Clarity by Design

In my last article, I discussed what I believe are the seven qualities of good web writing. First on the list was clarity.

Clarity, I said, lies in the eye of the beholder. It’s the reader, not the writer, who determines whether the writing is clear.

Soon after the article went live, I received an email from Rob Young, a copywriter in Australia.

“It’s not just the web,” he wrote. “If you are focused on your readers, then I believe you adapt the way you write to communicate clearly to them, regardless of the medium.”

Of course Rob is correct — all writing, regardless of the medium, demands clarity.

But what I believe makes clarity even more important online is that readers tend to have a lower tolerance for ambiguity online than offline.


Because usually they’re in a bigger hurry, they’re task driven, and they’re reading from a computer screen — which, compared to reading from paper, is about 25 percent slower and considerably less pleasant.

Making Life Easier for Readers

“You write to make life easier for your readers,” Rob continued. “Ambiguity makes life harder. It causes hesitation, doubt, and frustration. It slows down the read.”

Exactly. And making life easier for readers is what the web is all about.

Why Ambiguity Is So Bad

Ambiguity, from the Latin ambigere, which means “to wander,” doesn’t just mean “having two or more meanings.” It also means “doubtfulness or uncertainty as regards interpretation” (The American Heritage Dictionary of the English Language, Third Edition).

The problem with ambiguity is that at the very least it interferes with communication because it makes readers stop and think — the No. 1 thing web sites should never do, according to Steve Krug, author of “Don’t Make Me Think: A Common Sense Approach to Web Usability.”

Ambiguity forces readers to determine the meaning based on insufficient evidence. And when they don’t get it right, they “wander.”

Why Clarity Is So Important

Clarity is more than an absence of ambiguity. Writing clearly is a little like testifying under oath. You have to tell the truth (write unambiguously and accurately), the whole truth (include enough information), and nothing but the truth (include no unnecessary words).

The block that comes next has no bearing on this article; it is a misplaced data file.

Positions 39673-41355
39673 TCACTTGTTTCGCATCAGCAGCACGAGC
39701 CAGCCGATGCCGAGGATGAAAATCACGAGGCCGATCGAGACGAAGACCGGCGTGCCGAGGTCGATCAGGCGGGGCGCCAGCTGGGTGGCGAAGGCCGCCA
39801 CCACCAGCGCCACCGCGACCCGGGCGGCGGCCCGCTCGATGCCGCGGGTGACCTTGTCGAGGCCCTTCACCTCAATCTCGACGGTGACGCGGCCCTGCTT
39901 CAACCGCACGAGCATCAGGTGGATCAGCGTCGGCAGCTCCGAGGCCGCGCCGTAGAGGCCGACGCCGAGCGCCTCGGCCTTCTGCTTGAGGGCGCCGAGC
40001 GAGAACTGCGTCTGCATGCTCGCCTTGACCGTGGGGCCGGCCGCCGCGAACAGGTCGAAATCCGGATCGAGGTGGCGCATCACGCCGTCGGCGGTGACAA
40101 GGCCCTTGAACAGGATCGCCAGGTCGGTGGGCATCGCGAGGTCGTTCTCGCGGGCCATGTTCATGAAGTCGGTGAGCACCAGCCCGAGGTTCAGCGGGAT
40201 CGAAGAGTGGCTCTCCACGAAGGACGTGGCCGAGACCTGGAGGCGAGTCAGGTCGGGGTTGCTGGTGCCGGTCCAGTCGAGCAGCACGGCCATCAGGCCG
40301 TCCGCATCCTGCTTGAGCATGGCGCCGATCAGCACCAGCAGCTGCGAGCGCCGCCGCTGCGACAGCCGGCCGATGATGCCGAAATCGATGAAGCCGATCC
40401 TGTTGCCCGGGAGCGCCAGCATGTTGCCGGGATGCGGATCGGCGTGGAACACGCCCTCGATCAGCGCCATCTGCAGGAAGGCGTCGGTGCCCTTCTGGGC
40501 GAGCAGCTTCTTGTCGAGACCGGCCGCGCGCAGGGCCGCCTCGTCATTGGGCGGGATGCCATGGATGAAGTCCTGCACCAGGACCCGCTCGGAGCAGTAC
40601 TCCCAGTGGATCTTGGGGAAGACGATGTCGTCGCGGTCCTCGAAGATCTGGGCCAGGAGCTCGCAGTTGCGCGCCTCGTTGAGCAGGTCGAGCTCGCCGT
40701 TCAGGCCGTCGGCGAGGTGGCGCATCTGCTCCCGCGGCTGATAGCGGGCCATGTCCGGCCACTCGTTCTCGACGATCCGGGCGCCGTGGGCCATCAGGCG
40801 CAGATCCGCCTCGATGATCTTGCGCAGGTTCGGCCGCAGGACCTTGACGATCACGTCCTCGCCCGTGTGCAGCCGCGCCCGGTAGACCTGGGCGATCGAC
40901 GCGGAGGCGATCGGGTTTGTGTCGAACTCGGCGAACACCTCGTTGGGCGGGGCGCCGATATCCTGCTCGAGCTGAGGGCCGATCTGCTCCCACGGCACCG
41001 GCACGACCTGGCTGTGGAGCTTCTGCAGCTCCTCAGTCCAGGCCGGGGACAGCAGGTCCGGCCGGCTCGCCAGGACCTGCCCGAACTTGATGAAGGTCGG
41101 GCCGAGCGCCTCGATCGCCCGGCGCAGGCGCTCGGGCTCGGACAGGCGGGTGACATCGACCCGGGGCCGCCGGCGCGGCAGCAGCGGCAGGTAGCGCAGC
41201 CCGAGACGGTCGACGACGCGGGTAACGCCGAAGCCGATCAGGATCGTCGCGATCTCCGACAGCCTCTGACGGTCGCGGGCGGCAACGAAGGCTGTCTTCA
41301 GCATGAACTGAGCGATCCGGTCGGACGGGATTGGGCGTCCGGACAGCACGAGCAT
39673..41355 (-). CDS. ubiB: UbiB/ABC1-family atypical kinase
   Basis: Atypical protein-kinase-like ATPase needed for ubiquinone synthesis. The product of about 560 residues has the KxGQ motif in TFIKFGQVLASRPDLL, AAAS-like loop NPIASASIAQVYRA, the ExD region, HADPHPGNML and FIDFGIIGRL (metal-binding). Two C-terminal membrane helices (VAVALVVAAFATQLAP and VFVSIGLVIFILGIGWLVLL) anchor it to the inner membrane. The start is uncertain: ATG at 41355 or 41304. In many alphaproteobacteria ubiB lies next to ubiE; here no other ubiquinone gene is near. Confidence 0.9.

It’s a tall order. “Easy reading,” Nathaniel Hawthorne once said, “is damn hard writing.” Ambiguity has a way of creeping into the most unlikely places.

It crept into one of my earlier sentences (did you notice?): “Writing clearly is a little like testifying under oath.” The sentence has two possible meanings:

  1. It’s clear that writing is a little like testifying under oath.
  2. Clear writing is a little like testifying under oath.

Though it’s probably clear from the context that I intended the second meaning, readers should never be forced to rely on context. Not only is it more work for them, but it often results in miscommunication — especially online, where readers are more likely to scan and might miss the context altogether.

Avoiding “Humpty Dumpty” Writing

Always have at least one other person proof your writing. Always. And print out the pages — it’s much easier to catch errors on paper than on screen.

But it’s not enough to have proofreaders or editors look at it because chances are if they don’t represent your audience, they won’t catch all the ambiguity.

Here is an example: The company I work for designs and builds web sites. On our home page I used the words “our expertise” to refer to the services the company provides. I thought it was perfectly clear. So did the folks who signed off on it, as well as another writer and a proofreader.

But what we discovered when we tested it was that it wasn’t clear at all. Did “our expertise” mean that we knew a lot about those services, users asked, or did it mean we actually performed them? So we changed “our expertise” to “what we do.”

By assuming that “our expertise” would be understood as I intended, I was guilty of what I call “Humpty Dumpty” writing. “When I use a word,” says Humpty Dumpty, “it means exactly what I mean it to mean, no more and no less.”

Discovering the ambiguity was what Steve Krug calls a “head-slapper” — ambiguity that’s so obvious when pointed out to you that you slap your head and say, “How did I miss that?” Head-slappers often result from Humpty Dumpty writing.

Next time: error messages, words, and constructions that tend to cause ambiguity, and tips for writing more clearly.

Related reading

Overhead view of a row of four business people interviewing a young male applicant.